Hungry for Californian prison reform

After gang interrogations and harsh prison conditions, inmates have been on hunger strike since July 1.

California''s Pelican Bay State Prison
Manuel LaFontaine spent time imprisoned in California, and now works for All of Us or None, an organisation led by former prisoners who advocate for the human and civil rights of prisoners [Isaac Ontiveros/Al Jazeera]

Thousands of prisoners in the US state of California have refused meals for more than a week as part of a hunger strike against the use of “group punishments” and for authorities to follow legal requirements for maintaining their mental and physical health.

Prisoners housed in the notorious Security Housing Unit of California’s Pelican Bay State Prison started the strike on June 1, but it has since spread to at least a third of the state’s 33 prisons.

Their demands include an end to the interrogation process which is used to claim prisoners’ gang affiliation, an end to long-term isolation along the recommendations of a US Commission on Safety and Abuse in Prisons report, and access to healthy food, programmes and privileges.

“The basis for this protest has come about after over 25 years, some of us 30, some up to 40 years, of being subjected to these conditions. Of our 602 appeals, numerous court challenges have gotten nowhere,” Pelican Bay hunger strike leader Todd Ashker said, in a statement released by lawyers of the Prisoner Hunger Strike Solidarity coalition

“A lot of us are older now, we have serious medical issues coming on … And there’s a core group of us who are committed to taking this all the way to the death, if necessary.”

A key concern for advocates and lawyers working on the strikers’ behalf is their access to medications during the strike. Reports are coming in from prisoners to the solidarity coalition and to family members that medication is being denied.

Inmates can issue a directive which stops prison doctors from force-feeding them at any point. If there is no directive, the doctors are expected to use their best judgment. 

The California Department of Corrections (CDCR), the administrator of the state’s prison system, said that in the first weekend of July, 6,500 prisoners in ten prisons participated in the strike. 

CDCR spokesperson Terry Thornton told Al Jazeera that the number has since decreased, as “intelligence now shows 2,100 [strikers] in nine prisons”. 

But advocates working in solidarity with the prisoners say CDCR is downplaying the numbers, and that thousands of prisoners are participating in the hunger strike, and have been for different periods of time, depending on their health concerns.

“What’s important to note,” Molly Porzig of the Prisoner Hunger Strike Solidarity coalition told Al Jazeera, “is that whatever their participation, these prisoners are in solidarity with each other across hundreds of miles, in situations where basic communication is denied, and across racial lines often used to divide prisoners.” 


Pelican Bay State Prison was opened in 1989 and included more than 1000 cells in a Security Housing Unit or “SHU” (pronounced “shoe”). 

Cells in the SHU are eight feet by ten feet, made of smooth concrete and have no windows. Often, fluorescent lights are kept on 24 hours per day. Armed guards control entrances and exits electronically and are strategically located to be able to fire on prisoners at any time.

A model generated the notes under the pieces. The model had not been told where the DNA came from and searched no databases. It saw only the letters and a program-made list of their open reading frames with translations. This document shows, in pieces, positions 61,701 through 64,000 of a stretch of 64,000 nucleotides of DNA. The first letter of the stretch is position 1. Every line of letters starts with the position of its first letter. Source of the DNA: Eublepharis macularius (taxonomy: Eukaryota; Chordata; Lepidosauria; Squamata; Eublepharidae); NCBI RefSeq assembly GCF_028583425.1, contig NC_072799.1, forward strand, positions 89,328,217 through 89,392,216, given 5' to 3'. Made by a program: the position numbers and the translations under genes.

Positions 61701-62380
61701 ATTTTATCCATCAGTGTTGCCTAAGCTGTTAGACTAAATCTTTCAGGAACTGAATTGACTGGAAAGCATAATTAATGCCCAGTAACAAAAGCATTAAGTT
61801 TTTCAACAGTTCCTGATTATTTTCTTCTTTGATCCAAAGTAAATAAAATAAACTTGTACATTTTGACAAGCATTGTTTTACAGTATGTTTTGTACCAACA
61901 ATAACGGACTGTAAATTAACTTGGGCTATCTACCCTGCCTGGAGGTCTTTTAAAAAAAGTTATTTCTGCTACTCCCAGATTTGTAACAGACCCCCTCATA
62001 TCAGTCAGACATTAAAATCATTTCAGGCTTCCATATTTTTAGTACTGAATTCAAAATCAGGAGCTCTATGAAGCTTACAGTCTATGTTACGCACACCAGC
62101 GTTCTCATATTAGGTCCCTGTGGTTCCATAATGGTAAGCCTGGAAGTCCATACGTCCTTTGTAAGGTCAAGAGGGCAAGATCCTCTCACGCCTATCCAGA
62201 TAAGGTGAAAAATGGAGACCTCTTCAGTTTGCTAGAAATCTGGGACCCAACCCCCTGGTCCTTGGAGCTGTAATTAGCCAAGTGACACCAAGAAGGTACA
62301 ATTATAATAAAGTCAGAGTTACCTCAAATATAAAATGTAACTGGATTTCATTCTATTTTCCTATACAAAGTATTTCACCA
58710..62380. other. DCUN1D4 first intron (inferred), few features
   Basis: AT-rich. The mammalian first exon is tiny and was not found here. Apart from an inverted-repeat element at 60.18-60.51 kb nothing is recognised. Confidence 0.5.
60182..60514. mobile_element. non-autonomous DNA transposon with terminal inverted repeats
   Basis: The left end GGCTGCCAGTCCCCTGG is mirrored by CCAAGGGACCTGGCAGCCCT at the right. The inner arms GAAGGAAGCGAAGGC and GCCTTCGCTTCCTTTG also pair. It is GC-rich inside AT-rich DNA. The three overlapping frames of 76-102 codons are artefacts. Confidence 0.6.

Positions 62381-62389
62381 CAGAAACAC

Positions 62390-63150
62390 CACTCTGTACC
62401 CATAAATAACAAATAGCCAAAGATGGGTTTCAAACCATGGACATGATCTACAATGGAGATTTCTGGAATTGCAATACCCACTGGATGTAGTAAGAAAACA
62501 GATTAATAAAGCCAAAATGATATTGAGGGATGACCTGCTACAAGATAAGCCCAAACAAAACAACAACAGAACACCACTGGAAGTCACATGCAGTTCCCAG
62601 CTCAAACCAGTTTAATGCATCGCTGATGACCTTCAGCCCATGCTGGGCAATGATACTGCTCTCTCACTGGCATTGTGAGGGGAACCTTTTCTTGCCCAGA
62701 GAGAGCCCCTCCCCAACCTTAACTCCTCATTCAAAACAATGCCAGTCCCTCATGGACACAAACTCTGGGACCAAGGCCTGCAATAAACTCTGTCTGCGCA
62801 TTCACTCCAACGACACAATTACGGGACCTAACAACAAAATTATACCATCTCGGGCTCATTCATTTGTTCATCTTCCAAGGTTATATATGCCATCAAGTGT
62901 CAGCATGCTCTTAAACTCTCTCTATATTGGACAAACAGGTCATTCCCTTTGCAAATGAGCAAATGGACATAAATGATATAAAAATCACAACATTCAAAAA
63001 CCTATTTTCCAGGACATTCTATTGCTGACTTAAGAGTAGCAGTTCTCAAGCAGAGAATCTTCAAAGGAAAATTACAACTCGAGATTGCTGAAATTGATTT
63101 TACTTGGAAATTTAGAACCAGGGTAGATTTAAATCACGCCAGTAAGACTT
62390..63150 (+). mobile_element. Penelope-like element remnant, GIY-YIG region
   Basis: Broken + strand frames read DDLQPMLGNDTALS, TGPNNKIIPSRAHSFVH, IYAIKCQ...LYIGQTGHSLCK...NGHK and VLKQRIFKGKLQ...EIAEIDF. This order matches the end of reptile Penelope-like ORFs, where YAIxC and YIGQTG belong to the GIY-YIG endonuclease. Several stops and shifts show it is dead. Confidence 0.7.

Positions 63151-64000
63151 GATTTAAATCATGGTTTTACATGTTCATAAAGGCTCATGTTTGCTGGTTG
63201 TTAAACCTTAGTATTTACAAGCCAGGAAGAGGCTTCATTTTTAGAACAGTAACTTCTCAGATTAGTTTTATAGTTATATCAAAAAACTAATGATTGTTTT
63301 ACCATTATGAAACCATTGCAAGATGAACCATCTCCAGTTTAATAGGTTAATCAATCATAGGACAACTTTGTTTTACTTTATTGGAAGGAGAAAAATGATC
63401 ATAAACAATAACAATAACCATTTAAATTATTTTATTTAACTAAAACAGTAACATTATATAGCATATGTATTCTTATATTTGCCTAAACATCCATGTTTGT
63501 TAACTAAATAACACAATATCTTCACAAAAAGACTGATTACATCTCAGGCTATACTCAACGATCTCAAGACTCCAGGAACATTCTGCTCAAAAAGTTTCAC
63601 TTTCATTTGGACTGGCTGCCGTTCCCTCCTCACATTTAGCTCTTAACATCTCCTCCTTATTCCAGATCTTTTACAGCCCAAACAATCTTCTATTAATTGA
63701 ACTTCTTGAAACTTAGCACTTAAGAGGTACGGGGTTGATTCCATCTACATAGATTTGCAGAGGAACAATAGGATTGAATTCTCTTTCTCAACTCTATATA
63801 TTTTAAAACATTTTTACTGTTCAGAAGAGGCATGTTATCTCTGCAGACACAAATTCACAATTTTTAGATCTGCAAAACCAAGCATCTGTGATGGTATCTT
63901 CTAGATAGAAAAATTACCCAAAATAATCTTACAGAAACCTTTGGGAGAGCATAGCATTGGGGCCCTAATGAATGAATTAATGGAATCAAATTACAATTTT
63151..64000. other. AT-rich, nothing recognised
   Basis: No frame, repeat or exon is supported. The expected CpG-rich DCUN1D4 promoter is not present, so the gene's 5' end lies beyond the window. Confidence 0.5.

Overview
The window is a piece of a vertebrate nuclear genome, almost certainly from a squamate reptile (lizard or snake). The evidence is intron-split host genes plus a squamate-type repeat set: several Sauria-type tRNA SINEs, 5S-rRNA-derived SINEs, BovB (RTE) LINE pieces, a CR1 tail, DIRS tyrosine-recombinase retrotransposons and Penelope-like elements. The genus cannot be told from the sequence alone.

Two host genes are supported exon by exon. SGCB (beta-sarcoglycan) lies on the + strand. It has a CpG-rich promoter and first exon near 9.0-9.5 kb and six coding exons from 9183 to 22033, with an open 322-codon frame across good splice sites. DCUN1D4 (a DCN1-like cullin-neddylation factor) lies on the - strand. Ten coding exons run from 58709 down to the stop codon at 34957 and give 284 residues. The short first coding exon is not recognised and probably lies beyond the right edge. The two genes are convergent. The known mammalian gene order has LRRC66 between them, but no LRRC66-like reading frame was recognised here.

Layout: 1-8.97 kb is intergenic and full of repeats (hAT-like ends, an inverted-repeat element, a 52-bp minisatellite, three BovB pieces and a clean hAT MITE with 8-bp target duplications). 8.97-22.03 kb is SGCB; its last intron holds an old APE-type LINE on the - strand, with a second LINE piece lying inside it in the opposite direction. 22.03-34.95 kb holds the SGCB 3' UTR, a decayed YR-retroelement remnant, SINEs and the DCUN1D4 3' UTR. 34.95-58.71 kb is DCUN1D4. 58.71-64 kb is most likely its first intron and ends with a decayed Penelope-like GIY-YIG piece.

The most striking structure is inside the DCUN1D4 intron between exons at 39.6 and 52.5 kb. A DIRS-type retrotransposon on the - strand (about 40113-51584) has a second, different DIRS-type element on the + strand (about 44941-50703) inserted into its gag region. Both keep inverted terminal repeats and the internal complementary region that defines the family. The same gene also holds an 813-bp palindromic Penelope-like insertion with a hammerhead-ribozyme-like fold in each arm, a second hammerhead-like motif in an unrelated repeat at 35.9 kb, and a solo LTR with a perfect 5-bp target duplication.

“Each prisoner is afforded 90 minutes on the [recreation] yard,” hunger striker James Crawford told Al Jazeera through a lawyer. “The concrete yard is 26 by 10 feet, with 20-foot high walls and a security camera to watch you. We get no trees to see, hardly no sun. If you’re lucky you’ll see it five times a year.” 

Conditions inside Security Housing Units have come under criticism and condemnation from US and international organisations. 

A US Commission on Safety and Abuse in America’s Prisons (CSAAP), headed by a former US attorney general and a former chief judge of the US court of appeals stated:

People who pose no real threat to anyone and also those who are mentally ill are languishing for months or years in high-security units … In some places, the environment is so severe that people end up completely isolated, confined in constantly bright or constantly dim spaces without any meaningful human contact – torturous conditions that are proven to cause mental deterioration. Prisoners often are released directly from solitary confinement and other high-security units directly to the streets, despite the clear dangers of doing so.

The Commission went on to point out the disturbing growth of “high-security” facilities, noting that, “between 1995 and 2000, the growth rate in the number of people housed in segregation far outpaced the growth rate of the prison population overall: 40 per cent compared [with] 28 per cent”.  

Demands not met

One of the five hunger strike demands is an end to Pelican Bay’s “debriefing process”. 

Prisoners claim that the prison administration uses the debriefing policy to force them to name themselves or others as gang members or leaders – using access to food, or further isolation in the SHU as a threat. Their “validation” as a gang member then follows them throughout their sentence, as well as into their parole – if they are released. 

“They literally say that those of you in the [SHU] will die in the [SHU] unless you debrief and ‘tell us what we want to know’ … The debriefer is encouraged to fabricate lies against the non-debriefer, which is what allows the [prison gang investigators] to retain prisoners in SHU indefinitely,” said hunger striker James Crawford.